UK radiology workforce crisis deepens, “patients are at risk”, RCR asserts


workforceWorkforce shortages in clinical radiology are increasing year-on-year, resulting in delayed diagnoses and lower-quality patient care, according to the latest annual census from the UK Royal College of Radiologists (RCR). Shortages of interventional and breast radiologists are of particular concern, the “Clinical Radiology UK Workforce Census 2019 Report” states.

“The 2019 clinical radiology workforce census findings are grave,” Mark Callaway, lead author of the workforce report and the RCR’s medical director of professional practice for clinical radiology, writes in the forward. “Once again, they highlight the continued growth in demand for diagnostic and interventional radiology (IR) services, alongside further increases in workforce shortages. These are issues we have raised for many years and, worryingly, the continuing workforce shortages are impacting the cost and quality of patient care.

“The 2019 census report demonstrates unequivocally that our current imaging and interventional radiology services are unsustainable; governments and policy makers from across the sector and from all four nations must take action. Otherwise, patients are at risk.”

Costs have risen as radiology departments struggle to meet the demand for complex imaging, and consultant radiologists are feeling overworked and undervalued, noted the report, which was released on 14 April.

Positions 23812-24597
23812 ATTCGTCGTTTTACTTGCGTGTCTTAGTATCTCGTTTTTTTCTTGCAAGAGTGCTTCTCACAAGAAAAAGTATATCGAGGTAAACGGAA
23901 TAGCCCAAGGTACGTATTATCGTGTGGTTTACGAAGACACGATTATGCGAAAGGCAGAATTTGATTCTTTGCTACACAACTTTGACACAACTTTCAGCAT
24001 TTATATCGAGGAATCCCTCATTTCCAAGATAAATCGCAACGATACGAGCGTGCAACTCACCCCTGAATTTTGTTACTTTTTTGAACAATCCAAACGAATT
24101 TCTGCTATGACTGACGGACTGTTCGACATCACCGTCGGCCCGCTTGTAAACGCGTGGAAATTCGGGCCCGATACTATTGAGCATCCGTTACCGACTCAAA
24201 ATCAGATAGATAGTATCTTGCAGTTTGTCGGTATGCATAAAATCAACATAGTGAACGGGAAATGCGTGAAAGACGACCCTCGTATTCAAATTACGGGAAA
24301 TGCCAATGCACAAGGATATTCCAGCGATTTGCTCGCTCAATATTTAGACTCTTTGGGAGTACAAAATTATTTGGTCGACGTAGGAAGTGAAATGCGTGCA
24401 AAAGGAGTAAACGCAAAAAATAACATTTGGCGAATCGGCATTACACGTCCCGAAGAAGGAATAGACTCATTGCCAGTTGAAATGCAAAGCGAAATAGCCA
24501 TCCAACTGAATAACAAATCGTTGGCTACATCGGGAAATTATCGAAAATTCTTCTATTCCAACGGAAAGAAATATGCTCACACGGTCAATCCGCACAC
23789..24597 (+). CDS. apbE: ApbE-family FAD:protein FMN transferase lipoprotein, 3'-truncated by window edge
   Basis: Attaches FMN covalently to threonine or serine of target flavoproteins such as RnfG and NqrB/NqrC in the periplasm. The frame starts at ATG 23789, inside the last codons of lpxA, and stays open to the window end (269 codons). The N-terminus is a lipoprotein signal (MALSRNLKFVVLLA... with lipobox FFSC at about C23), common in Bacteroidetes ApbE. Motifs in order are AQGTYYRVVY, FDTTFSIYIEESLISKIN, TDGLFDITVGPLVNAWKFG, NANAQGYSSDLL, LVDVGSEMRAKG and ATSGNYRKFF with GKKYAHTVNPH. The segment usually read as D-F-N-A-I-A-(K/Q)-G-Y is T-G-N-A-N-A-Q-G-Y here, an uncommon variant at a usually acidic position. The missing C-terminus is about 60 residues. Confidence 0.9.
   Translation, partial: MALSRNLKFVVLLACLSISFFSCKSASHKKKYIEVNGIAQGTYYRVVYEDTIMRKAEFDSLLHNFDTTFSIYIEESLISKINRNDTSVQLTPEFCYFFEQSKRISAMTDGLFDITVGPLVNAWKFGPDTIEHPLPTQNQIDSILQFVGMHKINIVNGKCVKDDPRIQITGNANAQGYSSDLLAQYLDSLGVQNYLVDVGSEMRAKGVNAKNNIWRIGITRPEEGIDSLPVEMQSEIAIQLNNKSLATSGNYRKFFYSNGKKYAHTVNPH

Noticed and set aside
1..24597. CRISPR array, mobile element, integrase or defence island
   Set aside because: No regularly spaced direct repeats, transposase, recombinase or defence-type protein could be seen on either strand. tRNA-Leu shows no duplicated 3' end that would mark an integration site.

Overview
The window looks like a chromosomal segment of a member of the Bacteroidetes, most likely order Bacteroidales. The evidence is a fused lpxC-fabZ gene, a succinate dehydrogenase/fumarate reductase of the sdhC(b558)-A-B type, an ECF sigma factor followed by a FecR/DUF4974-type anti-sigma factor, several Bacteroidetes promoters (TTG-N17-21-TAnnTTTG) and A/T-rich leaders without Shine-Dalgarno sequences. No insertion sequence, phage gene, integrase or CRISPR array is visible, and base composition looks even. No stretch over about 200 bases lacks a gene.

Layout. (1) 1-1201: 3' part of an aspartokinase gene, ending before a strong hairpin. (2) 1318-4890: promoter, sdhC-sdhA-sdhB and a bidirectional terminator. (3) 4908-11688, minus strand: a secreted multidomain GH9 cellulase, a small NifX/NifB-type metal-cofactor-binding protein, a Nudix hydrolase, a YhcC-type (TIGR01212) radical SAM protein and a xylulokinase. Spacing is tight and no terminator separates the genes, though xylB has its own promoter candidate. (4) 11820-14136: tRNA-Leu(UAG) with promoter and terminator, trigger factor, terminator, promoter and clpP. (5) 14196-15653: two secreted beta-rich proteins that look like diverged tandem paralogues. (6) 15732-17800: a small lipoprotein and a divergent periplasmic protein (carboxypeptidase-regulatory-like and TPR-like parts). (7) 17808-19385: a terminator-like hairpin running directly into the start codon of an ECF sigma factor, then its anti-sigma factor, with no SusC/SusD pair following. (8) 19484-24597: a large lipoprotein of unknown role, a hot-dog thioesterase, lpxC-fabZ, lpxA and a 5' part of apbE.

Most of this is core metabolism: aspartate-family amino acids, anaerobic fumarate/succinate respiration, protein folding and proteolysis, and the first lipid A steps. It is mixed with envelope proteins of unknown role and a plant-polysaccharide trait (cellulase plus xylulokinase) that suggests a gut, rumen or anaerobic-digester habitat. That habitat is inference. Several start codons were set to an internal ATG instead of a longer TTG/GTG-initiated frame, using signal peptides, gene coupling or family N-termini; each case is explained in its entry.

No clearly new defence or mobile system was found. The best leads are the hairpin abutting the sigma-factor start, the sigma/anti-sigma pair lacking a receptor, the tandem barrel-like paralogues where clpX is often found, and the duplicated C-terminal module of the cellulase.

The key findings from the 61-page report were as follows:

  • National Health Service (NHS) hospitals spent £193 million last year on outsourcing, overtime, and locums to cover radiologist shortages. UK outsourcing costs rose 32% in 2019. In Scotland, expenditure on outsourcing shot up by 73%.
  • Only 1% of NHS trusts (hospital groups) and health boards are able to report all scans within radiologists’ contracted hours.
  • 70% of clinical directors of radiology departments feel they do not have enough radiology consultants to deliver safe care. Additionally, 46% of trusts and boards do not have the staff or transfer arrangements required for safe 24/7 IR services.
  • Demand for CT and MRI scans is growing at 9% a year, which is three times the speed of the radiologist workforce.
  • In 2020, approximately 200 doctors will qualify as radiology consultants—not enough to fill even half of the estimated 466 vacancies. Also, in the 12 months to September 2019, 196 consultant clinical radiologists (equivalent to 161 whole-time equivalents) left the workforce, equal to 4% attrition.
  • The UK radiologist workforce is now 33% short-staffed; without more consultants in training and better staff retention and recruitment, the shortfall will hit 43% by 2024.
  • Importantly, the document was finalised before the escalation of novel coronavirus management, and it underlines the precarious state of many hospital imaging services and the unprecedented challenge that lies ahead, stated an accompanying RCR press release.

“The global coronavirus pandemic brings a sustained period of uncertainty and demand for the NHS,” Callaway comments. “Our most recent report underlines how our staffing crisis, which has been evident and escalating for the past five years, is having an undeniable, direct impact on the cost and quality of patient care.”

He hopes politicians and health leaders will seriously consider how the ongoing shortage of radiologists limits patient care and poses a threat to patient safety and commit to improving trainee numbers and focusing on specialty-specific retention measures.